Skip to content

Fire Away: Clarity and Waiting Games for Accessibility

web accessibility
from http://www.slideshare.net/theodorebiadala/web-a11ydrupal

What is the hold-up with DOJ?

What seems to be the hold up with the Department of Justice finalizing Web accessibility standards amendments to ADA? Why are there big announcements and then quiet delays? What is causing the delays? It has been years they have been  releasing proposed amendment statements.

Here is the most recent DOJ rule with an indication there will be an amendment in April 2016. You can see that there have been open comment periods since 2010, however.

Here is a short article from Porter Wright that references some relevant legal cases to catch you up on this issue.

We have been relying on the WGAC standards from 2008. The technology is far surpassing the legalities in this area, as we move onto technologies like mobile applications and eTexts, the “Web” is getting harder to define.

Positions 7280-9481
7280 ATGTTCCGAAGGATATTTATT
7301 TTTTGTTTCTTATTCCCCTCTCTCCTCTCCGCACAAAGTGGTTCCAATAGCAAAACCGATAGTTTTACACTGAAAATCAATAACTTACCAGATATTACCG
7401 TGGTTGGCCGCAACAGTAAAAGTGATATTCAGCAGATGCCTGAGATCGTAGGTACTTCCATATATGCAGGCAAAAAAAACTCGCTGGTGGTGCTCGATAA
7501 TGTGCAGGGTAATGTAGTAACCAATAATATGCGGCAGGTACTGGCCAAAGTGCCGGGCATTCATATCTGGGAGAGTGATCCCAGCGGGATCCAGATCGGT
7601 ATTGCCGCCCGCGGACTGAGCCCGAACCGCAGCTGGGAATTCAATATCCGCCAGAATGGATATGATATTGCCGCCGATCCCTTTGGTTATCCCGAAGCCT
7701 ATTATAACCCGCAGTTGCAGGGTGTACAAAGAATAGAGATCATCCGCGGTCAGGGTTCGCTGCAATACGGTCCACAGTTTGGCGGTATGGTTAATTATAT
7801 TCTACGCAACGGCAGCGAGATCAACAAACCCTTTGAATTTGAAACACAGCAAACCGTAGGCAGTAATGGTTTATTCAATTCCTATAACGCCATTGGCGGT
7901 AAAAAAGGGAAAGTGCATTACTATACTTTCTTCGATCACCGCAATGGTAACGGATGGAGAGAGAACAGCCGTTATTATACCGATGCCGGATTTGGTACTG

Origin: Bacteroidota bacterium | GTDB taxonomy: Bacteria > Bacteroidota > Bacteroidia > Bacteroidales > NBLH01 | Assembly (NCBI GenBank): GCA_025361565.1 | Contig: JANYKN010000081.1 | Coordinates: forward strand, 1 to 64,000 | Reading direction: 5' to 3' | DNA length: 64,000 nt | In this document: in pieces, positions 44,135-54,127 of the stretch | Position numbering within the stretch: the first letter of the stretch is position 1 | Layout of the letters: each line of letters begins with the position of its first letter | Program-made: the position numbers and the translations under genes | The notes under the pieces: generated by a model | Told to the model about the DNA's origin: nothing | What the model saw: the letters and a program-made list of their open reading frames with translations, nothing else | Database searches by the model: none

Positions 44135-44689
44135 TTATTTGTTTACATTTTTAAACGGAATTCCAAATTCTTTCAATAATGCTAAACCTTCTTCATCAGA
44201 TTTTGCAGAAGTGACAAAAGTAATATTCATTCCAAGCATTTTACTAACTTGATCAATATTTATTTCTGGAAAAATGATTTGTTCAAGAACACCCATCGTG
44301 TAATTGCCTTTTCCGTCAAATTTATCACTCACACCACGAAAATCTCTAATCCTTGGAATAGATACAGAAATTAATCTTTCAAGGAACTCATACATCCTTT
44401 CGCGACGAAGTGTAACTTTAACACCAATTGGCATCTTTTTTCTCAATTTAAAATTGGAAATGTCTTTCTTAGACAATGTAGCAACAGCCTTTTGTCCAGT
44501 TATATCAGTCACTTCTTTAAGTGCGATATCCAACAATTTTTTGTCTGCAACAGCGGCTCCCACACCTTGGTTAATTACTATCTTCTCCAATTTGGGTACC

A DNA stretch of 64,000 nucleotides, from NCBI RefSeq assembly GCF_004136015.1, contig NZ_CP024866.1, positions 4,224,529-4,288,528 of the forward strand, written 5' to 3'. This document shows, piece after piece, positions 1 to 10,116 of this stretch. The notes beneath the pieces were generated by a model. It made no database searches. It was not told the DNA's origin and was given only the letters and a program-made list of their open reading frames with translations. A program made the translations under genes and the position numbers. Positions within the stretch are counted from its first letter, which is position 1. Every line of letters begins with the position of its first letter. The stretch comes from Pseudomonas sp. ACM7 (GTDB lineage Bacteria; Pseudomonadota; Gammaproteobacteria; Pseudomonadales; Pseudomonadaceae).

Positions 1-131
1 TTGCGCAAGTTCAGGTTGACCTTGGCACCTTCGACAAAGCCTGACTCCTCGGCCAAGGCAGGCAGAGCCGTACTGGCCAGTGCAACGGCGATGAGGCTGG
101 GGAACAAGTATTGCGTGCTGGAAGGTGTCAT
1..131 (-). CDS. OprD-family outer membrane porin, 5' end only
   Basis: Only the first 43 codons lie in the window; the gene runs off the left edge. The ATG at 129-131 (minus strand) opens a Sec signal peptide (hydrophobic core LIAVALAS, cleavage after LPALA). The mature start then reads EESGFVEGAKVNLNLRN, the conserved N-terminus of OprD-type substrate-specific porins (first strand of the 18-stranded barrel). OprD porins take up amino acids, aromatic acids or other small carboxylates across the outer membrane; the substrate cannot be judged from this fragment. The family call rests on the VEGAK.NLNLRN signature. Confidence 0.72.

Here is a short article from a Disability law office who was irked when from the delay when the announcement was supposed to come in March 2015.

 

How would you present Accessibility to Decision-makers?

What are some good resources to present to administration to better understand our legal requirements and ramifications of proactive accessibility design? From my experience, the threat of lawsuit examples seem to be a driving force, and MIT/Harvard recent case couldn’t have come at a better time, the same week I asked for a student worker to help with captioning. I have some resources in my back pocket. Have you seen any recent examples of good (brief) presentations or resources that are out there?

Published inAccessibility

One Comment

  1. #2 interests me for obvious reasons (#1 falls into a class of unanswerables that I basically have given up trying to understand). Most importantly, what the EdX case means in terms of precedent is largely unknown and most interpretations predicting the future of such seem to be heavily colored by the lenses of the predicting party (accessibility advocates seeing it as a broad precedent that should lead to sweeping change), others seeing it is as significantly more limited and highly tied to the way an organization positions its services and products.

Leave a Reply

Your email address will not be published.

css.php